Q: Our culture has always told us “mata, pita, guru, daivam”. What does this saying actually mean?  

Sadhguru: When they said “mata, pita, guru, daivam”, what they are saying is “mother, father, the guru and the divine.” I want you to understand this in the right context. When you are just born, who is the most important person in your life? Not God for sure, not the guru, not the father. It is the mother. At that point, when you need to be breastfed, hugged, kissed and nurtured, the mother is the thing. I do not think it needs to be said. The life itself is making a statement that mother is the thing for an infant that is just born.

When they say “mata, pita, guru, daivam”, they are just making a statement about the natural process of life.

Once the child begins to walk, the father becomes important because the father has an exposure to the outside situations. Do not look at it from today’s context. In those days, the father was crucial if a child had to learn about the world, the skills of life and how to be in society. Once these things have happened, then to seek a higher possibility, a guru is a must. If you seek this higher possibility, if you are successful, daivam or the divine is a natural reality.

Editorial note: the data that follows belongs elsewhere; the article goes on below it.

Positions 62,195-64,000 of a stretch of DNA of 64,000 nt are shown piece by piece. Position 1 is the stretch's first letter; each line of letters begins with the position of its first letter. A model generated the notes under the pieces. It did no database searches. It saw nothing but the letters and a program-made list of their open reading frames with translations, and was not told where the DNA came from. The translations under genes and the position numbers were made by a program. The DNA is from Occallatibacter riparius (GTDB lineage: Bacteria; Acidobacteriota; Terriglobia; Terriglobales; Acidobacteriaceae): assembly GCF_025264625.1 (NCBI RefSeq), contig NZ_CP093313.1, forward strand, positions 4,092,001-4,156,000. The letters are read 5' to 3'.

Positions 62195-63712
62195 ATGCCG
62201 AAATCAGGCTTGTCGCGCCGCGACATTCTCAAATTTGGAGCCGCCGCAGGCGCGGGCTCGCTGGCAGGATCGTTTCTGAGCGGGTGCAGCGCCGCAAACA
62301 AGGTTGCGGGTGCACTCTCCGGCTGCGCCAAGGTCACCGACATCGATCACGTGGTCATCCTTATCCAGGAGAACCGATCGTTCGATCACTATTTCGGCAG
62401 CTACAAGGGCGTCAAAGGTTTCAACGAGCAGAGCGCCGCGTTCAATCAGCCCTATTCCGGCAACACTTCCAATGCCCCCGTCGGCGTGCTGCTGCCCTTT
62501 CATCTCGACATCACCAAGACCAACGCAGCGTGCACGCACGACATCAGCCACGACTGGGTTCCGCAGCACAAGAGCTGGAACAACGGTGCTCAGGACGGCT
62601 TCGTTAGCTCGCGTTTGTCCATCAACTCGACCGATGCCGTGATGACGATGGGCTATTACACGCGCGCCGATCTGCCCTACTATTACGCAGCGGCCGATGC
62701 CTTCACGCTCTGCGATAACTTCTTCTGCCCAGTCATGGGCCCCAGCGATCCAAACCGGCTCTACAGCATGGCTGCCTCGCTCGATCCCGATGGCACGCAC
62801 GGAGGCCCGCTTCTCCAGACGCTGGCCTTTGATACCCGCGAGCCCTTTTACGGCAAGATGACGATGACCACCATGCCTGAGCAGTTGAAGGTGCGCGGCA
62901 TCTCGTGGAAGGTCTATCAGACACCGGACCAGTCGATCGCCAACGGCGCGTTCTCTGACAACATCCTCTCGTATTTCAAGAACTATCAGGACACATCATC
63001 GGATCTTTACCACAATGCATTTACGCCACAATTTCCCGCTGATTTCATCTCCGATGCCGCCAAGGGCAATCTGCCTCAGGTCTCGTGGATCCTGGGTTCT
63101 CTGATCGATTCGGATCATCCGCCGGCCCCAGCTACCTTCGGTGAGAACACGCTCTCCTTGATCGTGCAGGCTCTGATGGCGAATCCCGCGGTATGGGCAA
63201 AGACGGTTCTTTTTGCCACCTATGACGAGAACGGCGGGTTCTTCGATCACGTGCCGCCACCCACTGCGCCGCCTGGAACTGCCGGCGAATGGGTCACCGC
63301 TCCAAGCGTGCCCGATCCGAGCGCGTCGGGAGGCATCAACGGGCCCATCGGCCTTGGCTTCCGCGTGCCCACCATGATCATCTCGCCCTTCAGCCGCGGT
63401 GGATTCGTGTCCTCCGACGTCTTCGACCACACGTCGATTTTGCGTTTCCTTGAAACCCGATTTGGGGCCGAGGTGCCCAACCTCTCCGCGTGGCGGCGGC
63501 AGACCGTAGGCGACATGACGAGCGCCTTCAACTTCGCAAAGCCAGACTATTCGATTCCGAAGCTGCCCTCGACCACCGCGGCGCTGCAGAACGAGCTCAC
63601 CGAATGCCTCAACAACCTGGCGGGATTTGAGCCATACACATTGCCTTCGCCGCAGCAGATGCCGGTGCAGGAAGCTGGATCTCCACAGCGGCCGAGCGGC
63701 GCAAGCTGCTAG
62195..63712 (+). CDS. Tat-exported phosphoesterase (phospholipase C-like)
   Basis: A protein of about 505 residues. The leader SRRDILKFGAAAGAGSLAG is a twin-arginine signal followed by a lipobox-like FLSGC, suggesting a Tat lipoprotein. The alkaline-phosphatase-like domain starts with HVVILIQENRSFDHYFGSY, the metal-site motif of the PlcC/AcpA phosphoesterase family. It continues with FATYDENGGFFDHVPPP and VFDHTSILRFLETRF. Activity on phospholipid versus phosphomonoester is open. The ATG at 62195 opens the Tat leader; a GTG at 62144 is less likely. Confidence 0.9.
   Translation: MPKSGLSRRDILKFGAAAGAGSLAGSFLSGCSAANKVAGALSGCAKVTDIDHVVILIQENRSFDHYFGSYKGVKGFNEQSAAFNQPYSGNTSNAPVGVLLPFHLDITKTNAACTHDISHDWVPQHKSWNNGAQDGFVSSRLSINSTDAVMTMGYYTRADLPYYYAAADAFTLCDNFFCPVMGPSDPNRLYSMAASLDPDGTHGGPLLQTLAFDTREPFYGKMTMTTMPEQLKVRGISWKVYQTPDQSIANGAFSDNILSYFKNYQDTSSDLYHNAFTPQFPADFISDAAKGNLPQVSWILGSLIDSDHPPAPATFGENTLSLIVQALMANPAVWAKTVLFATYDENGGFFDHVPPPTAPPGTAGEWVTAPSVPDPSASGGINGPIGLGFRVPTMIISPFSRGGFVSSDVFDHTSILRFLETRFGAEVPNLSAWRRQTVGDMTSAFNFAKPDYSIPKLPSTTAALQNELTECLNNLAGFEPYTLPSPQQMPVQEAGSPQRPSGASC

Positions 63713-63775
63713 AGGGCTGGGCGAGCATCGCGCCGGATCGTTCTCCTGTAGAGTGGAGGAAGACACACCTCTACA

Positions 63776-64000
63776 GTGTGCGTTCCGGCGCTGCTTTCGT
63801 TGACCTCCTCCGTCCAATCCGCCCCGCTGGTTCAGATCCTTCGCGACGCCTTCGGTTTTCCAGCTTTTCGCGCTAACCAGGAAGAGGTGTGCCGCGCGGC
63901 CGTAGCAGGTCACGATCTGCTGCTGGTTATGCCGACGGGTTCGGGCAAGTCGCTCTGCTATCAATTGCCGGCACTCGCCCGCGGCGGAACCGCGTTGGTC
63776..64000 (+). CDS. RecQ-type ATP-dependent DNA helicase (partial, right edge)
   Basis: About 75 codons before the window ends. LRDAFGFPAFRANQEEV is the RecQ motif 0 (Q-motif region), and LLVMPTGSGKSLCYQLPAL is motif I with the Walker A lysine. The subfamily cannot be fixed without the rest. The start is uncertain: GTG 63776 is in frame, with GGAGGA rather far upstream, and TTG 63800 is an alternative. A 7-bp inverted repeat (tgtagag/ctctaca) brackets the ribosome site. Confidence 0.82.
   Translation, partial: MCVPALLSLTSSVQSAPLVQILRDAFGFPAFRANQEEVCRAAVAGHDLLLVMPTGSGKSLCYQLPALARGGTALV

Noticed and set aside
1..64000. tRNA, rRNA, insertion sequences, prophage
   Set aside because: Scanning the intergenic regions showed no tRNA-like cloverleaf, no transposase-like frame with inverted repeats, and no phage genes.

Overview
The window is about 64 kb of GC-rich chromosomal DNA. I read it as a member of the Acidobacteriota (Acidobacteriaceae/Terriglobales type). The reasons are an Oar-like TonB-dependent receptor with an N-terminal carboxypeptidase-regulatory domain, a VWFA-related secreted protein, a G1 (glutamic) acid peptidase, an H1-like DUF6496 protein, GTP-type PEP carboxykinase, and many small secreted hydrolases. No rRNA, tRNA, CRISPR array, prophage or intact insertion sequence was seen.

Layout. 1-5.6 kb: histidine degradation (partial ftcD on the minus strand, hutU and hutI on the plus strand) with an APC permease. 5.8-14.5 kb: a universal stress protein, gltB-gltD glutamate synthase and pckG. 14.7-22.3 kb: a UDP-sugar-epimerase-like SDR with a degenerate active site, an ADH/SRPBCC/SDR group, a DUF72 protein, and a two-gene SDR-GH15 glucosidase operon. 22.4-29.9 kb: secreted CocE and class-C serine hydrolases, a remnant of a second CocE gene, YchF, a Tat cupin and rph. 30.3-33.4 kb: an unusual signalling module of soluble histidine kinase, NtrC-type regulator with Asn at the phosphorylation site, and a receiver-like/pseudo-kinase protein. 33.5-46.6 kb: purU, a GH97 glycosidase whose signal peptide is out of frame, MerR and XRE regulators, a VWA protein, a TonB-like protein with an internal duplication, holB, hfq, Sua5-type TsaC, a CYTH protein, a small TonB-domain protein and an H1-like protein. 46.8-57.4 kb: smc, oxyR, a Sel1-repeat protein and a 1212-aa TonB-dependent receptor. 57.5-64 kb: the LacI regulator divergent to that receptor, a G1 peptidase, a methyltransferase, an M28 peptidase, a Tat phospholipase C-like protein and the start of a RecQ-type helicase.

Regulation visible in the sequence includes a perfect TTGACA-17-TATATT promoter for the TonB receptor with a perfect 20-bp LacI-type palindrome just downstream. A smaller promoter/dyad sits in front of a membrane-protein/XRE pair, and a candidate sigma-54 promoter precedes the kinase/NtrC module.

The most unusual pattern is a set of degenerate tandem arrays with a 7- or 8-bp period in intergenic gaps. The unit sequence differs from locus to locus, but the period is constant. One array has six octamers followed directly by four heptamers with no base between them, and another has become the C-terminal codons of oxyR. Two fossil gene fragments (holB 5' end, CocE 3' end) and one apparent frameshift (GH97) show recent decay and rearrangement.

When they say “mata, pita, guru, daivam”, they are just making a statement about the natural process of life. People may be making all kinds of interpretations with a half-baked understanding of Sanskrit language. The mother says, “The saying says first it is the mata. You must be dedicated to me!” The father says, “I am number two. You must be dedicated to me. Do not progress to the guru and the divine, it is not necessary.” If this is the statement people are trying to make, it is unfortunate, because your mother is not just a mother, your father is not just a father – they are as much a being as you are. They need to grow too. They should have grown ahead of you. If the parent forgot to grow and the children are showing the way, it is a fortune. The parents should make use of it.  

A Journey of Homecoming

If you live a mundane life, the journey from birth will go from womb to tomb. If you live a life of awareness and seeking, from birth to divinity is a journey of homecoming. The saying is talking about this journey. They are suggesting the order of life if your journey is a journey of consciousness – mother first, then the father’s role, then the guru’s role and then the Divine.

If you live a life of awareness and seeking, from birth to divinity is a journey of homecoming.

The mother feeds and nurtures you; the father guides you; the guru kneads you because without kneading, you are not going to make anything good. Without proper kneading, you are not going to make a bread that anyone would want to eat. To make you into that kind of bread that the divine would want to consume, the guru is needed.

But a guru is only an instrument, a means, a doorway to the beyond. When a doorway opens and you see the beyond, the doorway becomes very important to you because it is through the frame of the doorway that you see. The guru is only important because of what is beyond him. The door is important only because it will give you access to the outside. If you are locked in a room, the door is the possibility of the beyond.  

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